First-time observation of photon polarization emitted in the weak decay of a bottom quark

Mar 03, 2014 by Nik Papageorgiou
First-time observation of photon polarization emitted in the weak decay of a bottom quark
Credit: CERN-LHC

As members of the LHCb collaboration, scientists at EPFL have analyzed data collected at CERN's Large Hadron Collider that offer a first-time observation of the polarization of the photon emitted in the weak decay of a bottom quark. This finding opens the way to future measurements, which may reveal a reality deeper than the one described by the present theory of elementary particles, the so-called Standard Model.

Elementary particles, like photons, have a property called spin. If the particle is imagined as a spinning top, its spin refers to its angular momentum – the measure of how much rotation the particle has. For photons, this rotation can be either clockwise or counter-clockwise, and the photons are said to be either "left-" or "right-handed". The measure of how much it is left-handed or right-handed is called "polarization". The Standard Model, which also predicted the existence of the Higgs boson, includes a precise prediction of this phenomenon. Working in the LHCb collaboration, EPFL scientists have observed a non-vanishing polarization, which means that the photon is preferentially left-handed or right-handed. This represents a first step towards a new way of searching for physics beyond the Standard Model.

The Standard Model is a theory that, so far, can successfully describe all known phenomena between , including the Higgs boson discovered in 2012 at the LHC. According to the Standard Model, the elementary constituents of matter are either leptons (such as the electron or the neutrino) or quarks. There are six types (or "flavors") of quarks: down, up, strange, charm, bottom, and top.

Quarks can transform from one flavor to another, e.g. through the 'beta decay' of some unstable atoms. Another example is the transformation of a bottom quark into a strange quark through the emission of a very energetic photon. In this case, the Standard Model predicts that the photon should be almost always left-handed. However, such a photon polarization has never before been observed directly.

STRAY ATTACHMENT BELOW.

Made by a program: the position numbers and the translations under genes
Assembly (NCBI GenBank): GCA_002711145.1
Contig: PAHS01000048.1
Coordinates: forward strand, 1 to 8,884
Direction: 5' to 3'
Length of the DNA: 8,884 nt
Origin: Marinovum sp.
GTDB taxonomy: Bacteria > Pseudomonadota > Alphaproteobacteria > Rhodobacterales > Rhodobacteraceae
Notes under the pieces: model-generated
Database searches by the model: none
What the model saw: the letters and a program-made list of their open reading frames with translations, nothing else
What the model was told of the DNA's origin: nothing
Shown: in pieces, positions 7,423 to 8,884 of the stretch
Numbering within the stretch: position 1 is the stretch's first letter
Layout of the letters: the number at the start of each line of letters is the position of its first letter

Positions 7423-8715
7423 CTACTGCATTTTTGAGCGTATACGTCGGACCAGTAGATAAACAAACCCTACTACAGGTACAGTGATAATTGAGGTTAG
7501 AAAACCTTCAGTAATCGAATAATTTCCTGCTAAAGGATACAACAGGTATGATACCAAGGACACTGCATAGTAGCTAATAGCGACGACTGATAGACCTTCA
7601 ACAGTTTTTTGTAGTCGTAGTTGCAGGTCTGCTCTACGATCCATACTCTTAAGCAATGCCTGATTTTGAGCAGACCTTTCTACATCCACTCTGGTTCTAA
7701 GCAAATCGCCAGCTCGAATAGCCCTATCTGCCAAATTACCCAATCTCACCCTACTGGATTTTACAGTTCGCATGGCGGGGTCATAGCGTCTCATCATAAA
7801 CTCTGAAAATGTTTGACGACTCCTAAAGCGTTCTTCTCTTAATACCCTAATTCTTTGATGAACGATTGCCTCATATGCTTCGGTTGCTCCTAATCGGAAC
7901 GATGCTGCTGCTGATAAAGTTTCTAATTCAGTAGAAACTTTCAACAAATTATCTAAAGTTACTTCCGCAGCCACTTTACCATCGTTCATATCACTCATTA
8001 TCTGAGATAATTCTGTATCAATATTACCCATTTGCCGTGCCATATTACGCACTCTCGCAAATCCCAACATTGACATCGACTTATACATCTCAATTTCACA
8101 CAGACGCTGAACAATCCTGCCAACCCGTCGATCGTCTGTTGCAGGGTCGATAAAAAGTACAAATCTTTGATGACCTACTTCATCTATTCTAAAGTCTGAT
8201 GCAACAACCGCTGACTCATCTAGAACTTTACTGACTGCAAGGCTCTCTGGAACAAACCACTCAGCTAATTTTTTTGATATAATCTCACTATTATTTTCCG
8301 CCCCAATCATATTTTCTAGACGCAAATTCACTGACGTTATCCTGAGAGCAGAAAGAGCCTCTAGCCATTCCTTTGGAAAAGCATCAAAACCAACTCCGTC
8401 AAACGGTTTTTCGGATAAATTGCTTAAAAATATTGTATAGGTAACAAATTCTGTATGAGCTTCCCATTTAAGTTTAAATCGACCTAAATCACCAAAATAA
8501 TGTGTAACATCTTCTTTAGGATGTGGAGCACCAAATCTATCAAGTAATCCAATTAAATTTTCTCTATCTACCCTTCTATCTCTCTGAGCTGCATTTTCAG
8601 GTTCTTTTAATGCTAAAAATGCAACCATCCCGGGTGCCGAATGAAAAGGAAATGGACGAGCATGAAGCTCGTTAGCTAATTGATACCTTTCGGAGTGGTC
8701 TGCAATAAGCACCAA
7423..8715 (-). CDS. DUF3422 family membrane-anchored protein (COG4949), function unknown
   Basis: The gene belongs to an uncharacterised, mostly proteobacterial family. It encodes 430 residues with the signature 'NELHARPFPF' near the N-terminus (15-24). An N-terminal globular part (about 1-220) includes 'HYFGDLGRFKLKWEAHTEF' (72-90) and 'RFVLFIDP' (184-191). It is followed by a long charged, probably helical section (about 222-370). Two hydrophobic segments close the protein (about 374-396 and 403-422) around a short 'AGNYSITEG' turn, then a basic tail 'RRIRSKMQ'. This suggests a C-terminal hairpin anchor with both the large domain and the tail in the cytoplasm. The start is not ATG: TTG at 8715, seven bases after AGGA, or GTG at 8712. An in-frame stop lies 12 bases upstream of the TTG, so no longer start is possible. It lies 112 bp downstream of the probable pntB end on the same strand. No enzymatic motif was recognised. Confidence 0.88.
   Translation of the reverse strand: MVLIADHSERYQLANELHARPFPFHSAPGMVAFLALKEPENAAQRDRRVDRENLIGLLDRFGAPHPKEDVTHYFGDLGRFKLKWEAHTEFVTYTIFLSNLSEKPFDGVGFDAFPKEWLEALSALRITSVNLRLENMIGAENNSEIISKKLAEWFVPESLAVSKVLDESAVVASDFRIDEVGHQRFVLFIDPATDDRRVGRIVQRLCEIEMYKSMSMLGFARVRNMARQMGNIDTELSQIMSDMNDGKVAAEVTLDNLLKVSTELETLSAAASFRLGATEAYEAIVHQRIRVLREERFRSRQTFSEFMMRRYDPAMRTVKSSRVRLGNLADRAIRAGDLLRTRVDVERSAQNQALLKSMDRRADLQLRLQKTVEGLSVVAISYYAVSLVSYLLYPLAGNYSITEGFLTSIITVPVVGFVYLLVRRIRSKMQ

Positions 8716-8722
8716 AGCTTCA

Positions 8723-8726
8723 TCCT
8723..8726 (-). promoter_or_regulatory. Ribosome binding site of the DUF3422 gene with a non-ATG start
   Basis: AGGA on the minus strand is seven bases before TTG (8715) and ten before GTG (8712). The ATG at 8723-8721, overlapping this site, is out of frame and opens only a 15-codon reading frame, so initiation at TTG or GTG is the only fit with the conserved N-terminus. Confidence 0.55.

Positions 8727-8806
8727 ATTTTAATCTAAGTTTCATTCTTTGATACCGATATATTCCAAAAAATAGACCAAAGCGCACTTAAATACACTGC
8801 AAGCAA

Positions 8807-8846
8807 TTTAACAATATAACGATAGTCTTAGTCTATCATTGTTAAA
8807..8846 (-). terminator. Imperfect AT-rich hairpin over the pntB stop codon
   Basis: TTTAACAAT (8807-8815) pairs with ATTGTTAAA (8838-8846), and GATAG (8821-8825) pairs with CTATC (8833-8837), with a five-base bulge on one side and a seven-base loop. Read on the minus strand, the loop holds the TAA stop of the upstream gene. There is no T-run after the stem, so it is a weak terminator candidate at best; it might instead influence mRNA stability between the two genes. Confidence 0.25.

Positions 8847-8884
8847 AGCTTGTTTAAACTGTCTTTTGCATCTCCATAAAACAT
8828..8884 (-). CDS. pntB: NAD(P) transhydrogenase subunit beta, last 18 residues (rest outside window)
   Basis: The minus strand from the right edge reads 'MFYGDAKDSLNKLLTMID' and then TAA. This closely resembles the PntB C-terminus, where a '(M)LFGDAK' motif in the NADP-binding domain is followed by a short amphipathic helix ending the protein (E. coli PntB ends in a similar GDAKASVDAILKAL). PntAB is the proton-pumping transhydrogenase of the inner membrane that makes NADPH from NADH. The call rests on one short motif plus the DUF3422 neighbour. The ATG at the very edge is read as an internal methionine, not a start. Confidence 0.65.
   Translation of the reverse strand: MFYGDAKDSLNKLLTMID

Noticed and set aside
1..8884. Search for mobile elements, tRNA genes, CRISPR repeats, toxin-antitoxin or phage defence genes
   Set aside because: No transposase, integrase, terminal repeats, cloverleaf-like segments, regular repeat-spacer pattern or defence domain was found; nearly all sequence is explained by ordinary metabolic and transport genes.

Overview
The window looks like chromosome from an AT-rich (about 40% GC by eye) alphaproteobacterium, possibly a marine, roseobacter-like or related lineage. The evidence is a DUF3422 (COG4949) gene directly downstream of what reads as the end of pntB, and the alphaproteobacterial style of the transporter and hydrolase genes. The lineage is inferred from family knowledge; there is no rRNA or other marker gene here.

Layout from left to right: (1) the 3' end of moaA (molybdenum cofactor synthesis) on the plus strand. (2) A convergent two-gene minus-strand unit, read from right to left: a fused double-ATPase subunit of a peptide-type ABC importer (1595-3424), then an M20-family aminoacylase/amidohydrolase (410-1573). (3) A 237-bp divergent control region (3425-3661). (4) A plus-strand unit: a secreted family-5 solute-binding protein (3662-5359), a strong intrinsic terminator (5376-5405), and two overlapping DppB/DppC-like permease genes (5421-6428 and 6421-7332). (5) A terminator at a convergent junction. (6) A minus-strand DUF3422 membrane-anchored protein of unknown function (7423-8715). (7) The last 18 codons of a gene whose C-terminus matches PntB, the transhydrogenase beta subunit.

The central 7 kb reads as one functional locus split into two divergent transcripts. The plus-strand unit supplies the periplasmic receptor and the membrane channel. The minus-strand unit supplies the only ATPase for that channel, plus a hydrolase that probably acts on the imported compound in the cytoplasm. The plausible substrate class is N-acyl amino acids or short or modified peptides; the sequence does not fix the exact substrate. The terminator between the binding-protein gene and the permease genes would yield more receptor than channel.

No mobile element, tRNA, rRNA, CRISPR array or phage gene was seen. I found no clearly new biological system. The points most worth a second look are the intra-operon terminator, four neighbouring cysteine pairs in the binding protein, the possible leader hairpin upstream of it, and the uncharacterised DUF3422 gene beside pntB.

Now, the group of Olivier Schneider at EPFL has analyzed data recorded in 2011 and 2012 with the LHC "beauty" detector. By measuring a physics quantity that is proportional to photon polarization, the team found that when a decays into a strange quark and emits a photon, that photon is polarized. This is what the particle physics community refers to as an "observation": the chances of it being the result of statistical error is less than one in three million.

"Our observation opens the way to a future measurement of the photon polarization, which will be a test of the Standard Model or, equivalently, a search for entirely new physics effects", says Olivier Schneider. "Indeed, if new particles or new forces exist and interfere with the Standard Model process, the may not be almost purely left-handed."

Explore further: Scientists complete the top quark puzzle

More information: The manuscript on arXiv: arxiv.org/abs/1402.6852

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theon
not rated yet Mar 03, 2014
Confusing text. Hundreds of authors, experimental 5.2 sigma report on .. on what? I could not even figure out more than the vague notion of "photon polarization" from the abstract of their paper (!), had to dig into it. OK, it concerns the up-down asymmetry. Next, the authors speculate on Beyond the Standard Model physics, without bothering to evaluate the theoretical value for the quantity they measure. Why not be more modest saying that it would be interesting to compare with a theoretical prediction sic? Why this bogus of unmotivated claims? Where is physics going?
bluehigh
not rated yet Apr 10, 2014
the team found that when a bottom quark decays into a strange quark and emits a photon


That's new to me. Is it correct?

I believe it should say .. When a TOP quark decays into a strange quark and emits a photon.

And even that would be extraordinary.